After completing my degree in Cell Physiology and Pharmacology in 2012, I began work at Cambridge in the lab of Matthias Landgraf, where I was working with Drosophila as a model system. Our research focus was to establish how the nervous system can homeostatically maintain a physiologically preferable activity level (output), in response to increased stimulus from the brain (input).
- Conduit Lab:
- PhD student
My current area of research focuses on how the cellular skeleton (cytoskeleton) is formed in developing and developed neurons, again using Drosophila as a model organism.
Fundamentally, microtubules are comprised of just 3 proteins (α, β and γ-tubulin), however, their functions are diverse. During cell division MTs lock onto and pull apart chromosomes, they also serve as pushing and pulling forces, morphing cells into different shapes. I am interested in microtubules in neurons, whereby they a- form tracks for motor machinery to transport organelles from the cell body to the dendrites, and b- provide pushing forces for dendritic and axonal elongation during neuronal growth.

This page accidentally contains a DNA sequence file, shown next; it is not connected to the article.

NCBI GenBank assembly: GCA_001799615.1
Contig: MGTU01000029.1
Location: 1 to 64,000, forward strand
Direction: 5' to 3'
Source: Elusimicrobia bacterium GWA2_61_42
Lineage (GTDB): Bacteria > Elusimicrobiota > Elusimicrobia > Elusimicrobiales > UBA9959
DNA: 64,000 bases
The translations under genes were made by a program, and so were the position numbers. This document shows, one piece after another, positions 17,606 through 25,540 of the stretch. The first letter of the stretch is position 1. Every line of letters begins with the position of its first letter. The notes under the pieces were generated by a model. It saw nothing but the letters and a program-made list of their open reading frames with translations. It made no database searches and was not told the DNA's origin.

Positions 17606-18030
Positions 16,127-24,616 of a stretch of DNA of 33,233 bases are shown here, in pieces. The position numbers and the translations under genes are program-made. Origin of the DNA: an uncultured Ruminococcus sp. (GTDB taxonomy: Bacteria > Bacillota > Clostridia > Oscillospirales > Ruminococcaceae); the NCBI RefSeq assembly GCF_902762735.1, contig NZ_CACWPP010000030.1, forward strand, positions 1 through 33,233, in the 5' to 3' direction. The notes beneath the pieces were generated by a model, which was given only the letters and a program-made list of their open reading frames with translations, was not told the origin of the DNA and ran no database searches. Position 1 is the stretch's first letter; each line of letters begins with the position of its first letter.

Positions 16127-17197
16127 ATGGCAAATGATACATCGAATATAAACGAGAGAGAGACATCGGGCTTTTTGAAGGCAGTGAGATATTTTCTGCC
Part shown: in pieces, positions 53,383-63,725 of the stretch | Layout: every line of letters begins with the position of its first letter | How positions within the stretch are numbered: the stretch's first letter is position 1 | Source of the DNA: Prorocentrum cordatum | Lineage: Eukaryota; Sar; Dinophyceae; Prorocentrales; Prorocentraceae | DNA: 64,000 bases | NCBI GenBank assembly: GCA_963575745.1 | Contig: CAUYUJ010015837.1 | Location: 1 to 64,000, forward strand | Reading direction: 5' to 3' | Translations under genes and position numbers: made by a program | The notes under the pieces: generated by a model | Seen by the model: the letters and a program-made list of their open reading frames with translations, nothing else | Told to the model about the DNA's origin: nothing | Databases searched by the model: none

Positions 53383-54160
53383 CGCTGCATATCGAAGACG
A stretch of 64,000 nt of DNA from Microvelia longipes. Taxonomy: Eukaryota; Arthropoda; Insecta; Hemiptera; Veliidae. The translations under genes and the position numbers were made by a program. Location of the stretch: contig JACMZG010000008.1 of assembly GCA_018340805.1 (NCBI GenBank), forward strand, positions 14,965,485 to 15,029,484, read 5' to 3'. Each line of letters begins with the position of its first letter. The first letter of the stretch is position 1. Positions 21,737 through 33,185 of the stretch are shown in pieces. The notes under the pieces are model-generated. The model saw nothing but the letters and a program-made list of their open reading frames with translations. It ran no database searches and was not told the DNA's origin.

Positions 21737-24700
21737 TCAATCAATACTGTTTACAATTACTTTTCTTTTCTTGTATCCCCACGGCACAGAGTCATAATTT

I am interested in how the neuron can regulate the complexity of its dendritic tree by initiating site specific growth of microtubules. Interestingly, Drosophila neurons do not use centrosomes as microtubule organizing centers (MTOCS), but instead likely use fragments of Golgi termed Golgi outposts (GOPs). My project involves piecing together the proposed relationship between Golgi Outposts and microtubule nucleation proteins with microtubule nucleation events in Drosophila neurons, thus furthering our understanding of global nervous system regulation and complexity.